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Are You Missing These 9 Early Signs Of Parkinson’s?

posted on 7/27/2016 Facebook Facebook

A progressive and chronic movement disorder, PD often begins with mild symptoms and gradually advances over time. The problem begins when the nerve cells that produce the neurotransmitter, dopamine in the brain begin to die off. Most cases begin at the age of 60, however, it can also occur in younger adults. 

It is easy to miss early signs of PD especially if they occur sporadically. And while many consider these signs as a normal part of aging they could be indicative of Parkinson’s. Early detection can improve treatment and help in managing the symptoms better. 

Here are ten signs that can be easily missed when it comes to detecting PD. The symptoms can differ from one person to other and no one symptom qualifies you for having Parkinson’s. But, if you observe more than two of these signs then you should definitely seek medical advice. 

1.Tremor (Shaking)
According to National Parkinson’s Foundation, a tremor is perhaps the most recognizable sign of PD. So if your finger, thumb, hand, chin, lip or limbs twitch or tremor when at rest, it could mean an onset of Parkinson’s.

2.Changes In Handwriting
If your handwriting has suddenly gone from big and loopy to small and cramped, then it could be an early indicator of Parkinson’s. The most distinct and noticeable change in form is your signature. This happens because of the changes in the brain which can make fine motor skills like writing more difficult. 

3.Reduced Sense Of Smell
One of the earliest warning signs of PD and many other cognitive disorders is partial or complete loss of smell. So, if you’re having trouble smelling pungent foods or picking up your favorite fragrance then it''s best to talk to your doctor. 

4.Sleep Disturbances
We all have those days when sleep doesn’t come easy. However, if tossing and turning take on a new meaning during night, then it could mean PD. Kicking, punching; flailing your arms and even falling out of the bed could indicate an underlying problem. 

5.Slow & Stiff Movements
An uncontrolled tightness of the muscles and joints which does not go away is most often presented in early stages of PD. Parkinson’s causes impairment of motor neurons which can make movement both difficult and painful. 

6.Tummy Troubles
One symptom that predates the other motor related symptoms in PD is constipation. This disease is known to impact the autonomic nervous system which controls functions like digestion and movement of bowels. So, if you’re spending too much time in the toilet with no outcome or are increasingly straining then it could be due to Parkinson’s.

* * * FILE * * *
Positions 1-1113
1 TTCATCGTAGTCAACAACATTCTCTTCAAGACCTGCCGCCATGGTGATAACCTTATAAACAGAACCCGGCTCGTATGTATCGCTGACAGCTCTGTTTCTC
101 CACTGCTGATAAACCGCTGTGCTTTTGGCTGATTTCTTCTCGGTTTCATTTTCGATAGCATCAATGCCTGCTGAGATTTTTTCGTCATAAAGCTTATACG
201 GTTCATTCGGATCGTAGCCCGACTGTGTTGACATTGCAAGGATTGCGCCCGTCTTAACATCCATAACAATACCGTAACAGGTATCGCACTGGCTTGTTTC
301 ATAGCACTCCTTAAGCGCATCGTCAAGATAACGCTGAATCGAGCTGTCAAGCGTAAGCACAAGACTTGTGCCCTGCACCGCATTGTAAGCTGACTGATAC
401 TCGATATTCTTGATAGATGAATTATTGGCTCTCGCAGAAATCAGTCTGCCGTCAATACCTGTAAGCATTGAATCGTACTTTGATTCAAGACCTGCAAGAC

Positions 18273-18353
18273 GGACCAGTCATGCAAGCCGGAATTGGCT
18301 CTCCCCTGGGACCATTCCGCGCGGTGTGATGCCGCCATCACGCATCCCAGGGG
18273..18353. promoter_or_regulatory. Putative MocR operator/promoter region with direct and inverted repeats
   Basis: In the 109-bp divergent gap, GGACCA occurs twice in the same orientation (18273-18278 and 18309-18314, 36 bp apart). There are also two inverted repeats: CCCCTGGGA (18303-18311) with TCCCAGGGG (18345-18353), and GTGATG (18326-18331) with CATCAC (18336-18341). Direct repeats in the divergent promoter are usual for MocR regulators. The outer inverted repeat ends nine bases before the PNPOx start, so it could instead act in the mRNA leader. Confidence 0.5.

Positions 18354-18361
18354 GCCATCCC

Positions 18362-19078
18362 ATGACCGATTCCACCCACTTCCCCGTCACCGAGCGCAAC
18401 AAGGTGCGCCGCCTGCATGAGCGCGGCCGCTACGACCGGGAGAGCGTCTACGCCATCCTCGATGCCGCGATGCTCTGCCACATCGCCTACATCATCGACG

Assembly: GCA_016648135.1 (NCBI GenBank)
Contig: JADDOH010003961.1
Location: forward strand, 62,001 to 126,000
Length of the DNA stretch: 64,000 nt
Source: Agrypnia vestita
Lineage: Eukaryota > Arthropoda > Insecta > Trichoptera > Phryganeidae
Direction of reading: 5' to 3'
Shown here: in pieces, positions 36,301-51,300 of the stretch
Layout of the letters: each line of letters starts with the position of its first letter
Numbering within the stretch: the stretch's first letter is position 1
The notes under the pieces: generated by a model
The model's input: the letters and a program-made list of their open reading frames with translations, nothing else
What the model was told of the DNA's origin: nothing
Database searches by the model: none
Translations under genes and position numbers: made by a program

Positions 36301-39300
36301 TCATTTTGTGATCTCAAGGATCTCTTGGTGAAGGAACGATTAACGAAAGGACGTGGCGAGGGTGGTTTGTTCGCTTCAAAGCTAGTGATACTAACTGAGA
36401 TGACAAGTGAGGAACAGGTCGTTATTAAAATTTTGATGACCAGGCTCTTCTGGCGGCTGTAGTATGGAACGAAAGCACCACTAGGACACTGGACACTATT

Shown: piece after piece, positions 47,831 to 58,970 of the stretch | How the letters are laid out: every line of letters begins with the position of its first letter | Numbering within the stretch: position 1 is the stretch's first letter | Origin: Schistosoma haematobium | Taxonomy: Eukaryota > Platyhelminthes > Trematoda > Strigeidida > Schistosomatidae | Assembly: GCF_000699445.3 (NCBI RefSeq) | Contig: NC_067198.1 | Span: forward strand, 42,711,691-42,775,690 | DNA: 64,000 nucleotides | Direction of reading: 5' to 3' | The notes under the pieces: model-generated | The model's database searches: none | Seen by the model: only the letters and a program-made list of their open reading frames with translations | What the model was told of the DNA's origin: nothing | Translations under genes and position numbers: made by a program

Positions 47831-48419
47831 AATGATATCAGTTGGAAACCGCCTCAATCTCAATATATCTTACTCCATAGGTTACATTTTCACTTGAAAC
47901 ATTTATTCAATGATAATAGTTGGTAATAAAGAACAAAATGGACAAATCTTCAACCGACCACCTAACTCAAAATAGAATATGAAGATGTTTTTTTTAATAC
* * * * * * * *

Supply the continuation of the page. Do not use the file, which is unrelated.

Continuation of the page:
7.Changes In Speech And Voice
A muffled or soft voice, called hypophonia is often one of the earliest symptoms of Parkinson’s disease. Some patients may also have excessively fast speech accompanied by occasional stammering. 

8.Facial Changes (Masking)
If your face has suddenly gone from being all smiling to gloomy and expressionless then it may be more than just ‘a bad day’. Many people do not realize these changes unless someone points it out. However, if you wear a blank stare and don’t blink your eyes too often then you should talk to your doctor about Parkinson’s.

9.Poor Posture
While posture changes are small and happen over time they are a recognizable symptom of PD. If sitting or standing erect becomes a task for you, it shouldn’t be ignored. Stooping, leaning and slouching are all symptoms of an underlying Parkinson’s.

Although there is no known cure for Parkinson’s, early detection can pave treatment and add productive years to life. Genetic testing can help you assess your risk of PD and offer preventative strategies to delay the onset or even protect you from the disease. Speak to our counselors today to know about a personal genomics test for early disease assessment. You can reach us at: info@positivebioscience.com or 1800-3070-6727 (Toll-free) 

References:
1.American Parkinson Disease Association (http://www.apdaparkinson.org/)
2.Jankovic J. Parkinson''s disease: clinical features and diagnosis. J Neurol Neurosurg Psychiatry. 2008 Apr;79(4):368-76. doi: 10.1136/jnnp.2007.131045. Review. PubMed PMID: 18344392.
3.Massano J, Bhatia KP. Clinical approach to Parkinson''s disease: features, diagnosis, and principles of management. Cold Spring Harb Perspect Med. 2012 Jun;2(6):a008870. doi: 10.1101/cshperspect.a008870. PubMed PMID: 22675666; PubMed Central PMCID: PMC3367535.
4.Khoo TK, Yarnall AJ, Duncan GW, Coleman S, O''Brien JT, Brooks DJ, Barker RA, Burn DJ. The spectrum of nonmotor symptoms in early Parkinson disease. Neurology.2013 Jan 15;80(3):276-81. doi: 10.1212/WNL.0b013e31827deb74. PubMed PMID: 23319473; PubMed Central PMCID: PMC3589180.
5.Baig F, Lawton M, Rolinski M, Ruffmann C, Nithi K, Evetts SG, Fernandes HR, Ben-Shlomo Y, Hu MT. Delineating nonmotor symptoms in early Parkinson''s disease and first-degree relatives. Mov Disord. 2015 Nov;30(13):1759-66. doi: 10.1002/mds.26281. Epub 2015 Jul 14. PubMed PMID: 26179331.
6.Poewe W. Non-motor symptoms in Parkinson''s disease. Eur J Neurol. 2008 Apr;15  Suppl 1:14-20. doi: 10.1111/j.1468-1331.2008.02056.x. Review. PubMed PMID: 18353132.

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